Hyperconvergence in the Network - Part 2
In my last article, I discussed hyperconvergence at the network edge—the concept of composable systems and a scalable set of compute, storage, and network access resources. As the networking market often follows the compute and storage market in a broad sense, it would seem some thought around what hyperconvergence in the network itself might look like. What were the components of the hyperconverged system at the edge?
- White box, or rather treating a machine as a resource based on its capabilities, rather than based on the brand on the front of the box
- Scale out, or rather adding more devices in parallel to increase capacity, rather than adding more resources to a single device
- Pooling, or rather the ability to combine multiple resources virtually to create an apparently larger “single system” that can be used as a single unit
How could these components be provided in the network?
First there is white box; the networking world is already moving in this direction. While network devices, such as firewalls, routers, and switches were once purchased in an “appliance” model, many parts of the networking world are quickly moving towards a disaggregated model, where the hardware and software are purchased as separate “things.” This enables the concept of white box—although the box might not actually be white. The terms “bright box” and “grey box” attempt to capture the reality that you might still buy boxes from brand named vendors, but rather than buying them for their software capabilities, you can now buy them for their hardware capabilities.
Second, there is scale out. The move from traditional hierarchical network designs, particularly in the data center, and towards a flatter spine and leaf design, is the equivalent scale out solution in the networking space. Rather than buying a chassis, and adding cards as needed, you buy a set of single rack unit boxes, and build a network that can be increased (or decreased!) in scope and scale by wiring more boxes in.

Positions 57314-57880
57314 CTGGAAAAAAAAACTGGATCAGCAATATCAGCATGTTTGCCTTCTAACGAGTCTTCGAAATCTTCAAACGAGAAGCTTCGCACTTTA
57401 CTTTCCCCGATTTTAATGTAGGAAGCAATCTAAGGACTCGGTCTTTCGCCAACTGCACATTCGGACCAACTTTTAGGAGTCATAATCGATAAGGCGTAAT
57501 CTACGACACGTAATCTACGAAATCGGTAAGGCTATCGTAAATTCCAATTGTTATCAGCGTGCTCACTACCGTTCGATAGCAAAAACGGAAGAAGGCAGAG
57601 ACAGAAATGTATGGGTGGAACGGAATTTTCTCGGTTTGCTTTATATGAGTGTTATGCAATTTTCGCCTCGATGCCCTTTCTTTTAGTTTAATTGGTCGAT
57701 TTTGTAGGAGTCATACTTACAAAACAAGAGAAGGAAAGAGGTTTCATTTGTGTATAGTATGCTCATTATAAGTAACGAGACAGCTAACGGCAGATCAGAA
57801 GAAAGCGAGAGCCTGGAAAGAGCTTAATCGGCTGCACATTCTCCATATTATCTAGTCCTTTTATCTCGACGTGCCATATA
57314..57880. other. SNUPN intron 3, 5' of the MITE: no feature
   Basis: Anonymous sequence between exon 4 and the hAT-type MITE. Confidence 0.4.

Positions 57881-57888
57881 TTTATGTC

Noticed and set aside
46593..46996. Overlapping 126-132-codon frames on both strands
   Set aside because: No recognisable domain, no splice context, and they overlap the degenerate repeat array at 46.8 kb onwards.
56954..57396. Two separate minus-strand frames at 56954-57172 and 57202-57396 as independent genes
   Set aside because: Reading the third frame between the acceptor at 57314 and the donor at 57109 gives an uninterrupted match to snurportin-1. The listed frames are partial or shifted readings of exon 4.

Third, there is pooling. Here several different trends in the networking world are working together to create the beginnings of a true pooling capability: the rise of dynamic overlay networks, software defined networks, and network function virtualization.
- To combine these three, consider the spine and leaf network built out of white box devices, with a dynamically created overlay network providing virtual sets of resources as needed. This kind of network can be—
- Scaled in resources by adding more boxes to the spine and leaf underlay, as well as adding more network based services to virtual machines connected to this underlying fabric
Pooled by building virtual networks in the overlay that can consume the services of any number of underlay devices as needed
One important question is the depth of the overlay required to build such a system; most of today’s overlay solutions are very heavy weight, full scale tunneling and based on either a “second control plane,” or a centralized control plane (rather than a more flexible hybrid distributed + centralized control plane). What will eventually be needed in this space is a lighter weight set of control planes and overlay system that will work with underlying hardware better—perhaps not even an “overlay” at all, but rather a set of services that can simply send isolated traffic through the network without the work of building an actual virtual topology. Segment Routing may provide a path to such lightweight overlay solutions.
While there are commercial solutions in this space, and custom solutions built and operated by large scale cloud providers, this is still a nascent market. The solutions available today, either based on vendor specific hardware and software and focused on the Top of Rack (ToR) switch in the data center fabric, or on the hypervisor in the server, are generally hampered by a lack of communication between the network resources—the network processors sitting on the ToR switches—and the overlay switching requirements. Further, these solutions are hampered by the amount of configuration required to simply get the system going, particularly in the underlay space.
But these markets are growing and changing; VMWare, Cumulus, and others are working on solutions that will, over time, likely develop into such a hyperconverged solution. There will always be, of course, an appliance based model; there will always be software and hardware purchased as a single system. But the disaggregation and programmable network movements are paving the way for a new kind of network, more along the lines of hyperconverged compute, storage, and network access resources.